, Volume 9, Issue 3, pp 293–301 | Cite as

Stability Testing of Pt x Sn1 − x /C Anodic Catalyst for Renewable Hydrogen Production Via Electrochemical Reforming of Ethanol

  • Ana B. Calcerrada
  • Ana R. de la Osa
  • Holly A. E. Dole
  • Fernando Dorado
  • Elena A. Baranova
  • Antonio de Lucas-Consuegra
Original Research


The stability testing of three different synthesized Pt x Sn1 − x /C anodic catalysts has been demonstrated for the renewable generation of hydrogen via the electrochemical reforming of ethanol in a proton exchange membrane (PEM) electrolysis cell. Three Pt-Sn anodic catalysts with different nominal Pt:Sn ratios of 60:40, 70:30, and 80:20 atomic (at.) % were synthetized and characterized by the means of electrochemical tests and XRD. Among them, the Pt-Sn anodic catalyst with 70:30 at. ratio showed the highest electrochemical active surface area (ECSA) and highest electrochemical reforming activity, which allowed the production of pure H2 with the lowest electrical energy requirement (below 23 kWh·kgH2 −1). The stability of the system was also demonstrated through a long-term chronopotentiometry experiment of 48 h in duration. The potential for practical use and coupling this technology with renewable solar energy, a number of cyclic voltammetry tests (with a low scan rate of 0.19 mV·s−1) were also carried out. These experiments were performed by simulating the electrical power produced by a photovoltaic cell. This test showed good stability/reproducibility of the MEA and, hence, a suitable integration between the two technologies for the sustainable energy storage in the form of hydrogen.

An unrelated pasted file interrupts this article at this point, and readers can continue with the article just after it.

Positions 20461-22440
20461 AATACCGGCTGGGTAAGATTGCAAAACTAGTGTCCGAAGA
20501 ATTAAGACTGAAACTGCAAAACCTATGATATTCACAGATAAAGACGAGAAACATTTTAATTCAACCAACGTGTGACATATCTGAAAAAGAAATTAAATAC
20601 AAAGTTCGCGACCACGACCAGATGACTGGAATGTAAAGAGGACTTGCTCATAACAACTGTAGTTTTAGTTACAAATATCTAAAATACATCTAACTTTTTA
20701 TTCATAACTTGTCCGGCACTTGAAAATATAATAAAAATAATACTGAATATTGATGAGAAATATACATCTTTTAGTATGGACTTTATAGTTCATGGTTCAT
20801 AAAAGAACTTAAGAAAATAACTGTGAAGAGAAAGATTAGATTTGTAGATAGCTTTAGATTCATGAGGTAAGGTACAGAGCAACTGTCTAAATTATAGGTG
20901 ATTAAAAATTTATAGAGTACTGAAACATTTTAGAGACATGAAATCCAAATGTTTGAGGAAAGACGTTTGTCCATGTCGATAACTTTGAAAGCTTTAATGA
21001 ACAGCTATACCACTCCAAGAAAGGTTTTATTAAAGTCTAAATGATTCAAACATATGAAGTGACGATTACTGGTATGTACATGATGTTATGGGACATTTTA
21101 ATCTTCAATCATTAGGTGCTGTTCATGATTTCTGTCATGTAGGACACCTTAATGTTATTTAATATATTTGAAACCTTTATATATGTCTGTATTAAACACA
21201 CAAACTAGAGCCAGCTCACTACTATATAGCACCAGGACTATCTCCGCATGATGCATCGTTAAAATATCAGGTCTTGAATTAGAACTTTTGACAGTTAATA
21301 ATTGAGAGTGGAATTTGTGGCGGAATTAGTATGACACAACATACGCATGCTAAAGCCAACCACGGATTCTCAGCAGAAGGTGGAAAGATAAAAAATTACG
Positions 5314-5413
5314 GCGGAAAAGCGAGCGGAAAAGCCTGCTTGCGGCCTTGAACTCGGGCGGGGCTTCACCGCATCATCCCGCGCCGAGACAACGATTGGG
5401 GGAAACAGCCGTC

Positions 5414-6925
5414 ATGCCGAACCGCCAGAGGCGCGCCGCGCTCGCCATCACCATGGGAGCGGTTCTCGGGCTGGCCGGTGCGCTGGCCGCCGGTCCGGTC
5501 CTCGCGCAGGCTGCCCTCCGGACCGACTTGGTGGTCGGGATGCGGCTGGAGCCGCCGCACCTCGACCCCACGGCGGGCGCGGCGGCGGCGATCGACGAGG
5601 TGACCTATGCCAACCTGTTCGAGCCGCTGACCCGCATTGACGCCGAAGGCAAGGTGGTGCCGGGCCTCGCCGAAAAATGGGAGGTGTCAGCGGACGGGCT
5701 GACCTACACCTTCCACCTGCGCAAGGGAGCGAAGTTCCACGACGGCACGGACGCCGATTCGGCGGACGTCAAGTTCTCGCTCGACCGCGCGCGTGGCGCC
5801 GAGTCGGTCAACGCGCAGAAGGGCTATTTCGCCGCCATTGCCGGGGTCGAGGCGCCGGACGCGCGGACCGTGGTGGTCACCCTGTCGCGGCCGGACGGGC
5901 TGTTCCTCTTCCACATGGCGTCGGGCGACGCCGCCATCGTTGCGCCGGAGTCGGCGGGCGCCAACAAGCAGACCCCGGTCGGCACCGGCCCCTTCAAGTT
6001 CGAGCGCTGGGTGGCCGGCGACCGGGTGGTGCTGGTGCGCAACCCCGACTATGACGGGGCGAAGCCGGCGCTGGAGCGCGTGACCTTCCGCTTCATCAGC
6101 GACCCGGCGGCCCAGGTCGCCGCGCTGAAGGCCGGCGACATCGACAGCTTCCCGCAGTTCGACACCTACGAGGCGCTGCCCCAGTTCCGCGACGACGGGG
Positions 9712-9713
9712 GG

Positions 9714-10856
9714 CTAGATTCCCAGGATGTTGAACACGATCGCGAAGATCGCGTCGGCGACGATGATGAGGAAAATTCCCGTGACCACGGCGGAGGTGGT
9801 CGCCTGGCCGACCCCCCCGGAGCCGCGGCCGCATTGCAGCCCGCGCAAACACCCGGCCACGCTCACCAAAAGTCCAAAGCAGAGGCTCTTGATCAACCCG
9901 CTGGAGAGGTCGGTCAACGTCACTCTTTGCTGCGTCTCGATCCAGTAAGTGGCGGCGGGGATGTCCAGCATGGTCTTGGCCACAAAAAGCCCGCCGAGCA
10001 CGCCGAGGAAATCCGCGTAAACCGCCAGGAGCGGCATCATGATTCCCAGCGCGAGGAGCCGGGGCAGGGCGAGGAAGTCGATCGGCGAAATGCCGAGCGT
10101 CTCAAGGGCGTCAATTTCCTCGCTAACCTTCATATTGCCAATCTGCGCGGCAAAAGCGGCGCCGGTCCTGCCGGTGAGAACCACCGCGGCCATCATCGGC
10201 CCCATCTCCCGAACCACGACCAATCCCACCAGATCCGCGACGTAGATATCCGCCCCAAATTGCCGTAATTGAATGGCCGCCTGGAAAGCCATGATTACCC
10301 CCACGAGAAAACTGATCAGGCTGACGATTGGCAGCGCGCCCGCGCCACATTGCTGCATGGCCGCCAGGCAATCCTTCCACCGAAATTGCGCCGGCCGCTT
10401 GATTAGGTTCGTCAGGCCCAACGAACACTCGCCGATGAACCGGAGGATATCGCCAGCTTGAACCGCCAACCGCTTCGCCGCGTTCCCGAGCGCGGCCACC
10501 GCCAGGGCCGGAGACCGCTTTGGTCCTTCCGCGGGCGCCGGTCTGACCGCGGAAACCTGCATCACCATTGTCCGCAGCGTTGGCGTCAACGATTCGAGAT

Graphical Abstract


Pt-Sn catalyst Ethanol electro-oxidation Hydrogen production Electrochemical reforming Energy storage Electrolysis 


Funding Information

We acknowledge the Spanish Ministry of Economy and Competiveness (project CTQ2016-75491-R) for the financial support. A. B. Calcerrada would like also to thank the Junta de Comunidades de Castilla-La Mancha (JCCM) and the European Social Fund for the financial support.

Supplementary material

12678_2017_428_MOESM1_ESM.docx (322 kb)
ESM 1 (DOCX 322 kb)


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Copyright information

© Springer Science+Business Media, LLC 2017

Authors and Affiliations

  1. 1.Chemical Engineering Department, Faculty of Chemical Sciences and TechnologyUniversity of Castilla-La ManchaCiudad RealSpain
  2. 2.Department of Chemical and Biological Engineering, Center for Catalysis Research and Innovation (CCRI)University of OttawaOttawaCanada

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